“We’re already sick of each other. … It’s the best.” That’s the monogamy-tinged moral of Palm Springs, an inventive and ultimately affecting variation on the time-loop comedy formula perfected on the first try by Groundhog Day and revived in inspired, genre-mashing fashion by Happy Death Day (and with unfortunately diminishing returns in its sequel). In each of these films, the universe rewrites its own rules of space, time, and causality in order to teach an unhappy protagonist a lesson; in Palm Springs, Nyles (Andy Samberg), a “pretentious sadboy” stranded at a destination wedding in the Coachella Valley with a cuckolding girlfriend (Meredith Hagner), could certainly use an existential pep talk.
The first twist in Andy Siara’s screenplay is that Nyles’s circular purgatory isn’t going to end in a revelation of self-improvement a la Bill Murray’s cynical weatherman in Groundhog Day. The second is that Nyles isn’t the only prisoner here—a detail that contributes to Palm Springs’ surprising comic and emotional potency. Nyles’s fellow exile is Sarah (Cristin Milioti), who begins the film oblivious to the Twilight Zone scenario in her midst: As the elder sister and maid of honor for golden child Tala (Camilla Mendes), she’s resigned to having a bad, drunken time at the outdoor nuptials. When Nyles begins hitting on her, she’s baffled by the graceful, almost preternatural way that he navigates the wedding and its guests, as if he’s hitting marks in a stage play—which, of course, he is. These opening scenes—which initially play the supernatural aspects of the story close to the vest before unleashing them with the sort of absurdly on-the-nose humor native to Samberg’s Lonely Island brand—evoke the climax of Groundhog Day as if from Andie McDowell’s point of view, except that Milioti isn’t just a reactive foil. She’s a wonderfully adept, deadpan comedian whose 180 from glazed, seen-it-all boredom to bug-eyed horror as she stumbles into some sort of Lovecraftian extradimensional portal is quite hilarious.
The humor in Groundhog Day and Happy Death Day stems from expertly staged and edited repetition-compulsion—the replaying of scenes with minor variations that catalyze a sense of déjà vu. Director Max Barbakow isn’t a crack-shot satirist like the Lonely Island’s Jorma Taccone, whose three-film run of Hot Rod, MacGruber, and Popstar: Never Stop Never Stopping is as good as a Hollywood comedy director has managed this millennium. Palm Springs looks and feels like TV, but it’s still swift and disciplined, getting excellent mileage out of the script’s witty relationship to conventions. Because Nyles and Sarah are on the same wavelength, they’re uniquely liberated from the time-loop template, consistently abandoning the hotel—and the wedding altogether—in favor of wild side adventures that work against our expectations of cloistered claustrophobia.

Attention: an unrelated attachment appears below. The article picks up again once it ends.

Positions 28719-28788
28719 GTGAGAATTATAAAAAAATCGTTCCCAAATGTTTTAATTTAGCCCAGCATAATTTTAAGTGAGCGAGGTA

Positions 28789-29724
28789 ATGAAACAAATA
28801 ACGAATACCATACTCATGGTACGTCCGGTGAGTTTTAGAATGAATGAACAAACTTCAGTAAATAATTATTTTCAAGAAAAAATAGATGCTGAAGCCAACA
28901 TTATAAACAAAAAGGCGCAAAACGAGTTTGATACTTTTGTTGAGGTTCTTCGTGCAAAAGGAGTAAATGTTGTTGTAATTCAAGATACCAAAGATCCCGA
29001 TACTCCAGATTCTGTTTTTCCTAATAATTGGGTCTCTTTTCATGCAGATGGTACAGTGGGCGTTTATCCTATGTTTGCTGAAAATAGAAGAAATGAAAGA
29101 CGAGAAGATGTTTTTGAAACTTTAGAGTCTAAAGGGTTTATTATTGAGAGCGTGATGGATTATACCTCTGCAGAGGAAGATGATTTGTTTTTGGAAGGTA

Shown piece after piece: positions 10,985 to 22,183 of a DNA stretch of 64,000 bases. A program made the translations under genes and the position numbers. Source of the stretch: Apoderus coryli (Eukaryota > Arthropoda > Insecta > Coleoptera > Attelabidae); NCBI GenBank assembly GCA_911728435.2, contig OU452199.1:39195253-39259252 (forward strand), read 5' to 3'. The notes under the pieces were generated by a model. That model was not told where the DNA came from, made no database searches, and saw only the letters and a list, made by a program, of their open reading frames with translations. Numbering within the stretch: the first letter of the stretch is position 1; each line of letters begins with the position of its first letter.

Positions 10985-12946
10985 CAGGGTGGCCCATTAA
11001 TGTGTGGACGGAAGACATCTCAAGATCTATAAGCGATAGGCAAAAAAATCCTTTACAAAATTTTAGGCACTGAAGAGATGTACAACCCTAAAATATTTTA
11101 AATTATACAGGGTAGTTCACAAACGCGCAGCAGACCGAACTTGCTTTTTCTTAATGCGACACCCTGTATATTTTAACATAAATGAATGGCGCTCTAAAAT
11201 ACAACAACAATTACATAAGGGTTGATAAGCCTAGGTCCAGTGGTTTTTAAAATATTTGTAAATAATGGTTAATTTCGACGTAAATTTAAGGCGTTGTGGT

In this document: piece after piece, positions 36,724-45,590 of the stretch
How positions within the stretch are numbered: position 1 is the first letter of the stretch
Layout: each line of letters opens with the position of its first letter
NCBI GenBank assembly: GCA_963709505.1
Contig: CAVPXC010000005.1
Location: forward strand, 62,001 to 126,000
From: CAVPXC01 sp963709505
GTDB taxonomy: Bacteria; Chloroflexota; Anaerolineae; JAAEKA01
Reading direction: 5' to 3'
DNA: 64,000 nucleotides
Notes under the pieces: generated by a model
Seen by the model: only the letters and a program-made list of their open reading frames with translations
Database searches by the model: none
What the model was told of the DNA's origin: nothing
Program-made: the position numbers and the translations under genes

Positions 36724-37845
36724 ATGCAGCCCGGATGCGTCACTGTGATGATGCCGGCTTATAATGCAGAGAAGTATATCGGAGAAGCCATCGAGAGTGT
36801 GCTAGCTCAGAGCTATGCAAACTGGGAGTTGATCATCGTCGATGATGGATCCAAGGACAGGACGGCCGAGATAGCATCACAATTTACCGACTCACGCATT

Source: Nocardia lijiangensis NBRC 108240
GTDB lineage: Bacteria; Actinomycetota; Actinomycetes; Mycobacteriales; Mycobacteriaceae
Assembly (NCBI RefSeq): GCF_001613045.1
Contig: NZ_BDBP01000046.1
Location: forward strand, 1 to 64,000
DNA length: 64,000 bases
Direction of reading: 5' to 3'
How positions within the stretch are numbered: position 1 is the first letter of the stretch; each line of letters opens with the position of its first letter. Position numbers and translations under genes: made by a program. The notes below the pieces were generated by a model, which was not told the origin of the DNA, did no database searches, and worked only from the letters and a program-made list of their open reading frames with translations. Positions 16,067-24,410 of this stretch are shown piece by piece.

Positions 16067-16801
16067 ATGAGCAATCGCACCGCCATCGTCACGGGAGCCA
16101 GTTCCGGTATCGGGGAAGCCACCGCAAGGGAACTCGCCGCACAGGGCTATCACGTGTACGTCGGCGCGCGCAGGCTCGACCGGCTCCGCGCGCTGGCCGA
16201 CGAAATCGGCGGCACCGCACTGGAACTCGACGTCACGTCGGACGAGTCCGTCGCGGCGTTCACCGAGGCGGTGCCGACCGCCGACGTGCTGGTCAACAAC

These errands are blissfully consequence free, since no matter what havoc the pair causes—or no matter what injuries they incur—they’re fated to be reset the next morning. (Palm Springs’ timeliness as an inadvertently quarantine-themed rom-com is real.) The result of this slight rewrite of the rules is significant. Instead of feeling aligned with a character who’s one step ahead of his immediate reality, we’re observing the burgeoning solidarity between two people who are growing increasingly cozy in their own private rut: a solid metaphor for the solipsistic rush of falling in love, which can reduce other people to the status of bystanders and, in many ways, make time stand still.
It’s been said many times that Samberg is the natural heir to Adam Sandler, except that he’s a more credible rom-com lead. Notwithstanding the cheesy sweetness of The Wedding Singer or the ecstatic romanticism of Punch-Drunk Love, Sandler’s attempts to seem smitten often played as shtick. Here, Samberg conveys the idea that Nyles, for all his smug hipster superiority to everybody else in his orbit, loves Sarah, and Milioti returns the favor, eschewing simple cool-girl posturing for something more furtive and complex. Palm Springs is, by design, a surpassingly silly movie—one that finds time for anatomically detailed amateur tattoos of ejaculating penises, slapstick violence involving Tasers, hallucinations involving dinosaurs, and J.K. Simmons hunting Samberg through the desert with a bow and arrow (I won’t spoil why). But what makes it likable is the idea that something is at stake between its two leads, whose reactions to the situation—and to each other—begin to diverge in interesting ways, a bit earlier than expected.
Usually, it’s a drag when a comedy starts gesturing in the direction of having a point; usually, the funniest movies are the ones that don’t feel obligated to literally switch gears, and find ways to integrate lunacy and profundity on a molecular level. Not even Groundhog Day escaped this trap, defaulting to an explicitly redemptive tone in its coda. (Who really wants to see Bill Murray domesticated anyway?) Palm Springs doesn’t transcend its predecessors, yet its final bout of encapsulating life and love isn’t enervating—it’s humane and well acted. And while the story’s resolution is probably illogical on the plane of quantum mechanics, it’s satisfying in a way that more naturalistic rom-coms often aren’t.
Adam Nayman is a film critic, teacher, and author based in Toronto; his book The Coen Brothers: This Book Really Ties the Films Together is available now from Abrams.